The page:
A planar sensing system comprises a plurality of parallel single conductors 1′-16′ spanning the sensing plane, with driver electronics 19′ located at the end of each, as shown in FIG. 2. For the sake of clarity, the schematic illustrates only one set of parallel conductors 1′-16′, for sensing position along an axis 17 orthogonal to the conductors 1′-16′. The other set of parallel conductors, which would be for sensing position along an axis orthogonal to the first axis, and would be orthogonal to the first set, has not been shown in FIG. 2. Additionally, the parallel conductors 1′-16′ may each be driven separately by a driver 19′, as shown and described above, or may be driven in pairs by a single driver 19′. In the latter configuration, the driver 19′ sends a current through one conductor, and the current returns through the other conductor, forming a single loop. In either case, these conductors may take the form of insulated wires affixed to a substrate, or may be formed by printed circuit layers as is well known in the art. Successive layers may be formed with an insulator between them, and via holes used to connect them.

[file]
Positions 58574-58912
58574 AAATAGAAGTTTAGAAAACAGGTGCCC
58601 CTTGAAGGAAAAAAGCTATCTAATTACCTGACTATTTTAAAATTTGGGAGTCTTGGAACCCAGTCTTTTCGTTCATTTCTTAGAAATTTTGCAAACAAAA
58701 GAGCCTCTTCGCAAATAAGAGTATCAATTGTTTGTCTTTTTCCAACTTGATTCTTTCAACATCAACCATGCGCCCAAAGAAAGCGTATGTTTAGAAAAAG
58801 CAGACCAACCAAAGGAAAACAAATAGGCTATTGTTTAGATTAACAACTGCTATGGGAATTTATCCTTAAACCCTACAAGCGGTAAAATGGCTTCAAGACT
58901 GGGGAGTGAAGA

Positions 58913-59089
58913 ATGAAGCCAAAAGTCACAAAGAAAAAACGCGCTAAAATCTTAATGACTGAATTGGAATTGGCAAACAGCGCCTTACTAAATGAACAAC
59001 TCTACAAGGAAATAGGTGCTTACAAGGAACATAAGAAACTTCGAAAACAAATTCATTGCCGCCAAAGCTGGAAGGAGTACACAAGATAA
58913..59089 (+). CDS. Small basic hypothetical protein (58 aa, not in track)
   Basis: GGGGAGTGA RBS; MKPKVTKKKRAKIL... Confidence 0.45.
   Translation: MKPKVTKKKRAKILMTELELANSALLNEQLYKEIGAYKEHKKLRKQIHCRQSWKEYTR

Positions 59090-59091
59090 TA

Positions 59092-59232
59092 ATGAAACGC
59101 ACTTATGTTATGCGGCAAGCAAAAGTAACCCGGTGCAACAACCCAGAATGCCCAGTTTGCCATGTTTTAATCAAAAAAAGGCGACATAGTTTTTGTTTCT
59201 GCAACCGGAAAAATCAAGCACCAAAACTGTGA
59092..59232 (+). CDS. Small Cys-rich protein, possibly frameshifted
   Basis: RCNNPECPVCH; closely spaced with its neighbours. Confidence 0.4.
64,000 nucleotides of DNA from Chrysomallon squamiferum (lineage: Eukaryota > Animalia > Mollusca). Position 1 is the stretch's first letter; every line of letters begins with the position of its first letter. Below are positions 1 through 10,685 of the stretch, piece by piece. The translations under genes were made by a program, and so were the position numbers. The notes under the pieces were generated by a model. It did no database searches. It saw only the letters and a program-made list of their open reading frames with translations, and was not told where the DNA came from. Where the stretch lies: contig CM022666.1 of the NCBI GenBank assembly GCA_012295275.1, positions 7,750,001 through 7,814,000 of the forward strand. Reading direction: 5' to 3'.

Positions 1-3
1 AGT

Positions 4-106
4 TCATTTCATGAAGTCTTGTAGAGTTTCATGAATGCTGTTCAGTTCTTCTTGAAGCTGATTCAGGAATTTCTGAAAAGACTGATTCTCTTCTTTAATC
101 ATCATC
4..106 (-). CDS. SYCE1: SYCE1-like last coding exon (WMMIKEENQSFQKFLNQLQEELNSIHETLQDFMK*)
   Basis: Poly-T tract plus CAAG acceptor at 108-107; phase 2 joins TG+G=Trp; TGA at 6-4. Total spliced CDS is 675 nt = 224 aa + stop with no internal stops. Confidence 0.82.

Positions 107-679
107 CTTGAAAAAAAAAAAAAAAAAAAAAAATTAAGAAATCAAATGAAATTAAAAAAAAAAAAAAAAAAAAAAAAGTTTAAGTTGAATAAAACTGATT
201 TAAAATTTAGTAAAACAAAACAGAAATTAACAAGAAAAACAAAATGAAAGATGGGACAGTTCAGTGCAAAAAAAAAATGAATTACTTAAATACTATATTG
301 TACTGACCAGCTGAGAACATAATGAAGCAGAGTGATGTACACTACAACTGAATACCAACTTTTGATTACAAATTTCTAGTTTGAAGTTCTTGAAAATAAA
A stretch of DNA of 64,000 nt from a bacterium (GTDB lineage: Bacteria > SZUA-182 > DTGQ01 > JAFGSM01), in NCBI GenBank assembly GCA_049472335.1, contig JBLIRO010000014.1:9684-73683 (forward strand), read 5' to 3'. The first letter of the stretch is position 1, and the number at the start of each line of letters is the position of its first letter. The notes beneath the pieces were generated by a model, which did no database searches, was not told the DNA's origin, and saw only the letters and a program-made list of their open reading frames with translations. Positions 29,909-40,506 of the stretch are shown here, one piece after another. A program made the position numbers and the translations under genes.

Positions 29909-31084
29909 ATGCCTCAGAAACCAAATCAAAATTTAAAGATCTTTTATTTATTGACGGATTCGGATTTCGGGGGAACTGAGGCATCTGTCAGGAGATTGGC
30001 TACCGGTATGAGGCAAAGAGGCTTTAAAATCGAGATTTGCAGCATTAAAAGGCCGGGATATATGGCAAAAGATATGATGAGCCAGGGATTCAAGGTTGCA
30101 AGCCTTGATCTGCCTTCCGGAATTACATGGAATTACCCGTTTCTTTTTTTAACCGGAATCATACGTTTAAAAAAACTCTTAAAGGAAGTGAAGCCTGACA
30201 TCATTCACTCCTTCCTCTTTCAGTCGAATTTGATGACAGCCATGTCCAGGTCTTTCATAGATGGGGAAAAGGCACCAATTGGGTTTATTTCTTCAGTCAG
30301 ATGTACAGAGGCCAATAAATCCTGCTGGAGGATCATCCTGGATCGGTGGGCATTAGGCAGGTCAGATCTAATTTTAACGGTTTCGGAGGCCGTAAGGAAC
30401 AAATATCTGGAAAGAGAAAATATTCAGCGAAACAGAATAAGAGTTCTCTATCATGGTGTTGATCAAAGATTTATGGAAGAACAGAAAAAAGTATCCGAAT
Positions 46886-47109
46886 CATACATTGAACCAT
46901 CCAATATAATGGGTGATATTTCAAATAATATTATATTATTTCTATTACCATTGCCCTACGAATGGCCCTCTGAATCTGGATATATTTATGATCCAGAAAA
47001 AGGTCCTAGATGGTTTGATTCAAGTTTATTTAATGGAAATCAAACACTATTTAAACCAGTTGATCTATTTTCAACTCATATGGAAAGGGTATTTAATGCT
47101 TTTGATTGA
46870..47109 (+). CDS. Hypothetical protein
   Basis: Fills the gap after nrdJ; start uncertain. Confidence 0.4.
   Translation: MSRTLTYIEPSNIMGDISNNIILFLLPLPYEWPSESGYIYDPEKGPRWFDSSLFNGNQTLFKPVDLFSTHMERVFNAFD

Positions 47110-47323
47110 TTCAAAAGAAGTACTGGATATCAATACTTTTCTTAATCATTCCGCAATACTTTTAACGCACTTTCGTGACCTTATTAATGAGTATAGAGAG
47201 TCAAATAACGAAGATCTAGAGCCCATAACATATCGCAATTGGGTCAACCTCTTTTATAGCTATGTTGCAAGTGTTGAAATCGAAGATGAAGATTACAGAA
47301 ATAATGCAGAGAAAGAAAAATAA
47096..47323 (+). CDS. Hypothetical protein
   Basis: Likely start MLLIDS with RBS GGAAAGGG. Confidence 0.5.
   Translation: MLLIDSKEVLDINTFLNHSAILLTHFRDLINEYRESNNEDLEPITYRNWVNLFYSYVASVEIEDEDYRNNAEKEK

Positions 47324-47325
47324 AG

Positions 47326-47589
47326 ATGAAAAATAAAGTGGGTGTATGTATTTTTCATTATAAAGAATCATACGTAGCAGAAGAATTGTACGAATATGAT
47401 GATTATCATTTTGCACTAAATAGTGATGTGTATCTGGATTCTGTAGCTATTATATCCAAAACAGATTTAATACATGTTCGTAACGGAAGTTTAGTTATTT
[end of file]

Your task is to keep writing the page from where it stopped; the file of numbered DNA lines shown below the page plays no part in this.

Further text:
It will be appreciated that
The field intensity diagram 18′ in this figure is identical to the field intensity diagram 18 in
Another embodiment is shown in
The magnetic field amplitude contribution from each conductor pair is dependent upon the current amplitude. Unlike the configurations shown in